Following a call for evidence, the government has launched a consultation on reducing the length of the consultation process for large scale redundancies.
Currently, an employer is obliged to consult with unions or representatives of the affected employees for 30 days if they plan to make between 20 and 99 members of staff redundant. This increases to 90 days when 100 or more employees are involved.
The proposals suggest halving the 90-day period or bringing in a single 30-day consultation.
According to Employment Relations Minister Norman Lamb, such a move will improve the quality of consultations.
“The call for evidence showed that the current arrangements are not fit for purpose for the modern labour market … at present fear and uncertainty can hang over a workforce for three months, sometimes resulting in some of the best employees choosing to leave, even if they would not have ultimately been made redundant.”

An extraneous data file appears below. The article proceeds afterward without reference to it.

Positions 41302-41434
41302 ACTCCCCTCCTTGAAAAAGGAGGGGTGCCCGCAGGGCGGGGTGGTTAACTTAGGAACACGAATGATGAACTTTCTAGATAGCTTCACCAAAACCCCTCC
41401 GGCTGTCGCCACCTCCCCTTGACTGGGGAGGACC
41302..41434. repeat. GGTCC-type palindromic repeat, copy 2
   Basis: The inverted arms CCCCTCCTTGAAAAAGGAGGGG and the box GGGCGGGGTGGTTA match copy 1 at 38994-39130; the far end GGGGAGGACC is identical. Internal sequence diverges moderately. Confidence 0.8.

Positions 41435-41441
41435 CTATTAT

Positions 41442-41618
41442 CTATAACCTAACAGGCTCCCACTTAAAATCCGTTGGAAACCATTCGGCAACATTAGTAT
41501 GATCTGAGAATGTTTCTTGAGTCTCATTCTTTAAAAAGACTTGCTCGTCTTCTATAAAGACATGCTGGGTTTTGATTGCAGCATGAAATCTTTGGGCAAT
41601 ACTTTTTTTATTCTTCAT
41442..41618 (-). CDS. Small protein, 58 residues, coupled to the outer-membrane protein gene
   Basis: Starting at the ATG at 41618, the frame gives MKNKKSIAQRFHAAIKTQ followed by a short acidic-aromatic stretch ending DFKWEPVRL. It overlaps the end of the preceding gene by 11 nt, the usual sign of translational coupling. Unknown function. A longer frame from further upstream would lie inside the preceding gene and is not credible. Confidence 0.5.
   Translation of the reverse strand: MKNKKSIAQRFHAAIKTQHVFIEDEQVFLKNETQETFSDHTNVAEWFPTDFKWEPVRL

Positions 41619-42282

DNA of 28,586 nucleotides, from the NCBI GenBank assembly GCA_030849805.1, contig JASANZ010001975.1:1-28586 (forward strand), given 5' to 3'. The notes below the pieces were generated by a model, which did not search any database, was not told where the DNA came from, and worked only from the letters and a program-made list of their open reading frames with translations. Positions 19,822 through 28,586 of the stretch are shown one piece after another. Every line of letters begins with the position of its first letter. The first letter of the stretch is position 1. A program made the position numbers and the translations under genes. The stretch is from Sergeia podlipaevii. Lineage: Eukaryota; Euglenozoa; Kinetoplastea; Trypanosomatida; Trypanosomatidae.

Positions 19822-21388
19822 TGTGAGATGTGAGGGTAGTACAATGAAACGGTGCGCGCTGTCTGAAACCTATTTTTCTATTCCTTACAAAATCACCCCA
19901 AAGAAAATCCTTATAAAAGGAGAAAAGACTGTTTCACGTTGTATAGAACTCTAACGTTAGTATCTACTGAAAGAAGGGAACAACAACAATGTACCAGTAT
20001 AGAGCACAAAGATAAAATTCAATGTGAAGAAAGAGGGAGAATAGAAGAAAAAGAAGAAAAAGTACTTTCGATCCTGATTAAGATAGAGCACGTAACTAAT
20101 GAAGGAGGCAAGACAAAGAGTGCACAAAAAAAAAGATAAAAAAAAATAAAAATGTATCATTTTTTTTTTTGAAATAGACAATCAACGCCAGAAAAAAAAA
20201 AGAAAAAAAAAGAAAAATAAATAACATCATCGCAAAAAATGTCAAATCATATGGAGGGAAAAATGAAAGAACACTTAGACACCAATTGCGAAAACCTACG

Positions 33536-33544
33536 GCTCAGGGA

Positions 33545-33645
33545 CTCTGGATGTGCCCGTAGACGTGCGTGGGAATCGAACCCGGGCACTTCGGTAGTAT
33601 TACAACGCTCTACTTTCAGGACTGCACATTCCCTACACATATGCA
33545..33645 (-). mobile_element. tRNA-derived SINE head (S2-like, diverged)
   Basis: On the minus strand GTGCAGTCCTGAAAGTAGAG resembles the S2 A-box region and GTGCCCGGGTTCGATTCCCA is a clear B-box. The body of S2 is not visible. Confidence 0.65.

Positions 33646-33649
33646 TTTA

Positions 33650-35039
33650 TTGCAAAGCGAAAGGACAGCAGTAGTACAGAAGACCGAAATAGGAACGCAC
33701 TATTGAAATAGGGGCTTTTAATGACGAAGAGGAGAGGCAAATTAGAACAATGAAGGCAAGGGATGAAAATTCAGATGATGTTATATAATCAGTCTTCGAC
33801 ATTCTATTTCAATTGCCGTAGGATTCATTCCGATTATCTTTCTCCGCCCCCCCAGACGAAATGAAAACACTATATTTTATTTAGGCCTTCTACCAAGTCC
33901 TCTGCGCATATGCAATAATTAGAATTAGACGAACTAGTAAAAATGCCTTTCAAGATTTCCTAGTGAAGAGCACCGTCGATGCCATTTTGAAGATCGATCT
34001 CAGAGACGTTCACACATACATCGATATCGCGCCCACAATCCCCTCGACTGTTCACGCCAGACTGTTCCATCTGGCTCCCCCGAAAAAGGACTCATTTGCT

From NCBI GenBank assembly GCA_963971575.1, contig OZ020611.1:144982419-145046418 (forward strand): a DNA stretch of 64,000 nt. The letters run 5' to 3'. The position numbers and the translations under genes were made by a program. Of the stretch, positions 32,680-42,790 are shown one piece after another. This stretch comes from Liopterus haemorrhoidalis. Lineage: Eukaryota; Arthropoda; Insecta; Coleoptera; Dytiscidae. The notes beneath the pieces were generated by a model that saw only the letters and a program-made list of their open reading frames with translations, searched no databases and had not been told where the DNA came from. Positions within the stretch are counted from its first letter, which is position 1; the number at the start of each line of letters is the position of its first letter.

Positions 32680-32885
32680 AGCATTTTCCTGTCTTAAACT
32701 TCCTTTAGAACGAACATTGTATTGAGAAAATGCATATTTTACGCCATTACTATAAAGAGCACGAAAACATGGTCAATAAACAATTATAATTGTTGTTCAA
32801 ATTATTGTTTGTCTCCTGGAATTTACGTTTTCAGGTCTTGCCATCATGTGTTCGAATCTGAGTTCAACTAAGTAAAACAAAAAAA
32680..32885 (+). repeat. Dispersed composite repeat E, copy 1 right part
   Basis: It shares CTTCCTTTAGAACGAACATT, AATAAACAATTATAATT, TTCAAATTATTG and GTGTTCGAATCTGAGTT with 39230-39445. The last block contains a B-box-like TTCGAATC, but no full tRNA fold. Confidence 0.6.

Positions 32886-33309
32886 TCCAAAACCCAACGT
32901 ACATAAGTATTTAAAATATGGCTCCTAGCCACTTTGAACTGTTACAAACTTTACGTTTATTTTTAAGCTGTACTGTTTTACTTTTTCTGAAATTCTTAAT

Despite this proposed reduction, the Protective Award paid to each member of staff impacted by a failure to consult will remain at a maximum of 90 days.
The government is also considering introducing a non-statutory Code of Practice, which will help ensure “that consultation is conducted in the right spirit and considers the correct issues”. This will cover when the process should start and conclude, who should be consulted, what the consultation should cover and how it should be conducted.
Any interested parties have until 19th September 2012 to comment on the proposals.
At Palmers Solicitors, we can advise on any aspect of employment law, including providing guidance throughout the whole redundancy process. For more information and advice, please contact Lara Murray at firstname.lastname@example.org.